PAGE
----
In “California Bones”, Greg Van Eekhout has created an alternate version of our world where magic exists. New magic systems excite me, I love figuring out their rules and how they fit within society, and Greg Van Eekhout delivers in his first adult novel.
California has seceded from the rest of the United States and Northern and Southern California are separate, hostile kingdoms. Southern California is ruled by The Heirarch. The Heirarch is the single most powerful osteomancer in Southern California, in part due to how much magic he has ingested over his unnaturally long life. Osteomancy is the magic of deriving magical properties from the bones of magical creatures. Ingesting the resulting powders and potions can temporarily or permanently imbue a person with magic. The Los Angeles tar pits are a gold mine of magical wealth. Magical powders and talismans are bartered in the market places. Powerful water mages have created a version of Los Angeles that is a modern day Venice full of canals and where boats are the primary vehicle. Greg Van Eekhout, a San Diego native, grounds it all with ties to our world by including details like a sculpture at the La Brea tar pits that actually exists. As a SoCal resident I really enjoyed these touches.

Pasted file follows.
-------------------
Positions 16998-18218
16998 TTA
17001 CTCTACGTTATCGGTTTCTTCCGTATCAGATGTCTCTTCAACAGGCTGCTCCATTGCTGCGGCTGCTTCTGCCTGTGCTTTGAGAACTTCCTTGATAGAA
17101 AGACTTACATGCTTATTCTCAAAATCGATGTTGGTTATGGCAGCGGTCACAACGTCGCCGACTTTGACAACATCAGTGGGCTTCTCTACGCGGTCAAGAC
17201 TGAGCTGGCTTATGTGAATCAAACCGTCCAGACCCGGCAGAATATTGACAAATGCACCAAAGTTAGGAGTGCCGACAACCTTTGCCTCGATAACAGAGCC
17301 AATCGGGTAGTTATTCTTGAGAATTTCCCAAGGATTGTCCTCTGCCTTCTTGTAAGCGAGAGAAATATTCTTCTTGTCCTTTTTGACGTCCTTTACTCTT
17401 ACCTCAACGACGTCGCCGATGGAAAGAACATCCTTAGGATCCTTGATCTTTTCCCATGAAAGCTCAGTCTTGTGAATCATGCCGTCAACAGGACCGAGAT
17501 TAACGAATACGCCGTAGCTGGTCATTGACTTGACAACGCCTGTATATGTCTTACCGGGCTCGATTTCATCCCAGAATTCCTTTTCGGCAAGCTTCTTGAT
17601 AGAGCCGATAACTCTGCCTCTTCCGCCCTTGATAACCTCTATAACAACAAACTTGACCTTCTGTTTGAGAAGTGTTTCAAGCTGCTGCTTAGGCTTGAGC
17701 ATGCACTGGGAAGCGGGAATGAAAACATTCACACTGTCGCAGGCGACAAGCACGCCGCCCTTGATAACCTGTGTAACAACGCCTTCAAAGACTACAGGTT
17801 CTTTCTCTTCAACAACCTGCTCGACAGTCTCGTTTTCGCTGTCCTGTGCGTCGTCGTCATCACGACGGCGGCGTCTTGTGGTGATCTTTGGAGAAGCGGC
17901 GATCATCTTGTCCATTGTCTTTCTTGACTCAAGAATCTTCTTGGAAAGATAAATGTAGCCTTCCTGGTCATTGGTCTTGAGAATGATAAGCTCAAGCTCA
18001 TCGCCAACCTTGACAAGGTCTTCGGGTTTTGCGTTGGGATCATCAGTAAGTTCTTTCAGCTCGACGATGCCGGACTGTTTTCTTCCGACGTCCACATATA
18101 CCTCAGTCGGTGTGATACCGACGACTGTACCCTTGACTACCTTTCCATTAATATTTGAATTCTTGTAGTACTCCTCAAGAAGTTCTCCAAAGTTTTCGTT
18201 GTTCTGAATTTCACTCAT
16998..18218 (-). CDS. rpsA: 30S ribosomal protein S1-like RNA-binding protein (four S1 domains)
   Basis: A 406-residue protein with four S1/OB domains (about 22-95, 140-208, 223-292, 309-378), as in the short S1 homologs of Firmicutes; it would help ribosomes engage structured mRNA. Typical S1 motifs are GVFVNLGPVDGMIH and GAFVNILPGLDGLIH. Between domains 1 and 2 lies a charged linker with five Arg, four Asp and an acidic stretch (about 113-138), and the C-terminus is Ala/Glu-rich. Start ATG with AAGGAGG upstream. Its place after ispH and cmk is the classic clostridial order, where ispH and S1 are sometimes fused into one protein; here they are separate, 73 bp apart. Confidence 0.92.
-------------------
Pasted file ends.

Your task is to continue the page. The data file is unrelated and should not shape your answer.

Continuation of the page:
Daniel Blackland is a fugitive thief looking to make the one big score that will allow him to get out of the Southern Kingdom. He has a troubled past, uncertain future, and a band of highly devoted friends and fellow crime conspirators. The book is a trim 304 pages so the friends are sketched out in archetypes (the muscle, the safe cracker, the face) but the author builds a strong sense of connection and history amongst the band of thieves. Part magical heist novel, part coming of age/self discovery story built on a foundation of fantastic world building, California Bones works on a variety of levels.